Today Hodge Hill MP Liam Byrne was at Hutton Hall in Birmingham to attend a Funders Conference.
We discussed the recent report that 1 in 3 of his constituents in Hodge Hill had no formal qualifications and how successful community groups were in helping people within communities become more employable.
The 'Martini' contract which has caused great consternation and distress amongst public sector workers in Birmingham was also mentioned but the MP was unaware of the name workers had given to the change in their conditions of service.
You can listen to the interview using the player below.
A live feed of today's full council meeting which begins at 2pm. The agenda for the meeting can be viewed here. If you wish to debate the issues raised in the meeting on Twitter, the hashtag to use is #bcclive.
Today saw mass protests around Birmingham, culminating in a rally in Victoria Square and a march around the city where public sector workers showed their objection to changes to contracts, redundancies and pension reforms.
Among those protesting, I spoke to Library Workers dismayed by the council's decision to categorise them as generic council workers who could be called upon to work in any council function and not in the work for which they had experience and training.
This contract change, nicknamed the 'Martini Contract' after the old Martini advertising slogan which read "Anytime, Anyplace, Anywhere", is of great concern to many of the workers I spoke to who also expressed dismay at the removal of overtime/weekend payments, revised hours which could include Sundays and it being against the terms of the contract to get a second job.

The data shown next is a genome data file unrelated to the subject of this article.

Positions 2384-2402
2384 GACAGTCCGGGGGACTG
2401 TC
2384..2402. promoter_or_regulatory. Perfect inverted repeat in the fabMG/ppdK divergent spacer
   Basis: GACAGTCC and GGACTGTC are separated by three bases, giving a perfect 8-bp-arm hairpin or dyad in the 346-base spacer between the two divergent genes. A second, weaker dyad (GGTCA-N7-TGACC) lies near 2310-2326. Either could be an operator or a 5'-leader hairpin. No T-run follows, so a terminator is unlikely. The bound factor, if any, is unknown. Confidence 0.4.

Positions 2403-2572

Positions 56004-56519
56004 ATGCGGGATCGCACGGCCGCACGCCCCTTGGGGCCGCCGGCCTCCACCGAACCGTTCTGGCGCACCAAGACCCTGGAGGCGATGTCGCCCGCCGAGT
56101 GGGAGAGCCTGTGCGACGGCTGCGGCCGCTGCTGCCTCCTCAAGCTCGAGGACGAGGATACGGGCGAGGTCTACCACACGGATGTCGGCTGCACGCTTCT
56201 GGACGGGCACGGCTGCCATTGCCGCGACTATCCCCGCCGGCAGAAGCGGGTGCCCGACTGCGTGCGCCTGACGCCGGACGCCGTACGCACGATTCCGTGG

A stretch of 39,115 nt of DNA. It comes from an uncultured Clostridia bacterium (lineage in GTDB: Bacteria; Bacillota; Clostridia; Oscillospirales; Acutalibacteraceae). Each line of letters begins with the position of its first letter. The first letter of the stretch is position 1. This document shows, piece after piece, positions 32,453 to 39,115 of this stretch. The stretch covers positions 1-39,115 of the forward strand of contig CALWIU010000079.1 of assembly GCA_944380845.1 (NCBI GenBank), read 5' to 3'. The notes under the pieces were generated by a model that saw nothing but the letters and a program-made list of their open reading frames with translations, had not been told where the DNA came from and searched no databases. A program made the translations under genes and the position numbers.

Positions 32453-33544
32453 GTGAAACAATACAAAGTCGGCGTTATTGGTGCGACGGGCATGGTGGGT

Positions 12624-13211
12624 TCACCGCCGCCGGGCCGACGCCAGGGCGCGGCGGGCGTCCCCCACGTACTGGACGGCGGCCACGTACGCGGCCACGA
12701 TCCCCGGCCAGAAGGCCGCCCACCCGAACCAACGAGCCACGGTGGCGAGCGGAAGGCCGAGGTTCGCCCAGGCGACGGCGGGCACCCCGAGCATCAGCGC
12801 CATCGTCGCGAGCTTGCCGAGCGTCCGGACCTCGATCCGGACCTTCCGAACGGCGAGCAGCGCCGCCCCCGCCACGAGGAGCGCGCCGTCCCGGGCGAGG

Phillipa Hands who is a library steward described how her pay had only increased £3,000 over 21 years which in real terms amounts to a pay cut.
Below are a series of audio interviews with protesters, recorded in Victoria Square.
Kings Heath Park is set to lose 'Gardeners Weekend as Birmingham City Council looks to save £60,000.
The annual event has been held at the park for the last 20 years and is much loved by local residents.
Councillor Martin Mullaney, the minister behind the policy said “The problem we have is the weekend at Kings Heath Park loses £50,000 to £60,000 a year because we have to put on security and pay for parking and coaches."
Down at the park the news was met with anger, "Well it may cost £50,000 but surely that cost is offset by the number of visitors and the raising of the profile of the area" argued local artist Mrs Wormott.
Brett Sheridan, marketing manager of local gardeing center Earlswood Nurseries, told aboutmyarea that his business would suffer as a result of the planned changes "Kings Heath Park is an ideal location for us. We've been going for the past seven years and it does generate business for us. The timing is very good because it gives us a boost to help us through the quieter times of Autumn and Winter."
However David Papadopolus of Highbury Park Friends told BirminghamPhotoReporter "I would be sad to see it go, but I agree with Mullaney that it's lost custom, and pizazz, over the last few years, so maybe a change is better than a rest."
We also contacted Simon Cooper, Constituency Parks Manager who said "I am afraid I am not involved in the decision making insofar as the future of the Gardeners Show but it is well documented just how difficult the existing financial climate is for all local authorities to operate let alone Birmingham. From a strictly personal perspective I don't think it harms to revisit and review the Gardeners Show and maybe the break or change of location will be an opportunity to refresh the whole concept."
COUNCIL FACING HUGE BILL
Birmingham City Council could face a legal bill of around £600,000, after the cabinet lost two High Court cases.
The council was judged to have breached the Disability Discrimination Act, after it proposed to cut funding to disabled adults, affecting around 4,500 adults.
As a result of the court decision, the council have been ordered to halt the cuts, and to "undertake proper public consultation" before any final decisions are made.